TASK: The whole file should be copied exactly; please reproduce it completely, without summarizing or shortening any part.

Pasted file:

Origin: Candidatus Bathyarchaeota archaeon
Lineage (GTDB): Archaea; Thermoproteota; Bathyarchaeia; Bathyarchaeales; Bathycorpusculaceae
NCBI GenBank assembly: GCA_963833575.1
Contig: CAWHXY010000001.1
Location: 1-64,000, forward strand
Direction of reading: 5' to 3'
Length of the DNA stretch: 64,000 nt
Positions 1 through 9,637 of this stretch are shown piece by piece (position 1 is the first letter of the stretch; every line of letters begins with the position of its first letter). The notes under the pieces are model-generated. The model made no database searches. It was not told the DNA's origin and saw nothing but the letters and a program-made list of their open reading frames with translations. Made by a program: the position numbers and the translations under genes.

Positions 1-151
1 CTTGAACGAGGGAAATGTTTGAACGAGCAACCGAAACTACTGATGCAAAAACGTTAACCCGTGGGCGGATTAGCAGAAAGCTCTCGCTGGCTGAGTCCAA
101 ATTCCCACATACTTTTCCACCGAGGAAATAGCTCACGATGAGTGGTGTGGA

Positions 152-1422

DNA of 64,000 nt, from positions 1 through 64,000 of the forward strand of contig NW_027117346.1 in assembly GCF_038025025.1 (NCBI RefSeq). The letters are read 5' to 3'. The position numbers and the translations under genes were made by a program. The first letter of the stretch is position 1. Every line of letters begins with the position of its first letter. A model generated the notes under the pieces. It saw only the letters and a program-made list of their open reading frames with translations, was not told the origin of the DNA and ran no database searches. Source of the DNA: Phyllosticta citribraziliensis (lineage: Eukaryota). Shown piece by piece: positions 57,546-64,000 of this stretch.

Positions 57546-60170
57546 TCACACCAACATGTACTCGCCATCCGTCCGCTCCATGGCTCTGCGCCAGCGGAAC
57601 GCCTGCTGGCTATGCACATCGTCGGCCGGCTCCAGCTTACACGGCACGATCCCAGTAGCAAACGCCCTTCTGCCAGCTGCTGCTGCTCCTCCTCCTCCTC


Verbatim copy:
Origin: Candidatus Bathyarchaeota archaeon
Lineage (GTDB): Archaea; Thermoproteota; Bathyarchaeia; Bathyarchaeales; Bathycorpusculaceae
NCBI GenBank assembly: GCA_963833575.1
Contig: CAWHXY010000001.1
Location: 1-64,000, forward strand
Direction of reading: 5' to 3'
Length of the DNA stretch: 64,000 nt
Positions 1 through 9,637 of this stretch are shown piece by piece (position 1 is the first letter of the stretch; every line of letters begins with the position of its first letter). The notes under the pieces are model-generated. The model made no database searches. It was not told the DNA's origin and saw nothing but the letters and a program-made list of their open reading frames with translations. Made by a program: the position numbers and the translations under genes.

Positions 1-151
1 CTTGAACGAGGGAAATGTTTGAACGAGCAACCGAAACTACTGATGCAAAAACGTTAACCCGTGGGCGGATTAGCAGAAAGCTCTCGCTGGCTGAGTCCAA
101 ATTCCCACATACTTTTCCACCGAGGAAATAGCTCACGATGAGTGGTGTGGA

Positions 152-1422

DNA of 64,000 nt, from positions 1 through 64,000 of the forward strand of contig NW_027117346.1 in assembly GCF_038025025.1 (NCBI RefSeq). The letters are read 5' to 3'. The position numbers and the translations under genes were made by a program. The first letter of the stretch is position 1. Every line of letters begins with the position of its first letter. A model generated the notes under the pieces. It saw only the letters and a program-made list of their open reading frames with translations, was not told the origin of the DNA and ran no database searches. Source of the DNA: Phyllosticta citribraziliensis (lineage: Eukaryota). Shown piece by piece: positions 57,546-64,000 of this stretch.

Positions 57546-60170
57546 TCACACCAACATGTACTCGCCATCCGTCCGCTCCATGGCTCTGCGCCAGCGGAAC
57601 GCCTGCTGGCTATGCACATCGTCGGCCGGCTCCAGCTTACACGGCACGATCCCAGTAGCAAACGCCCTTCTGCCAGCTGCTGCTGCTCCTCCTCCTCCTC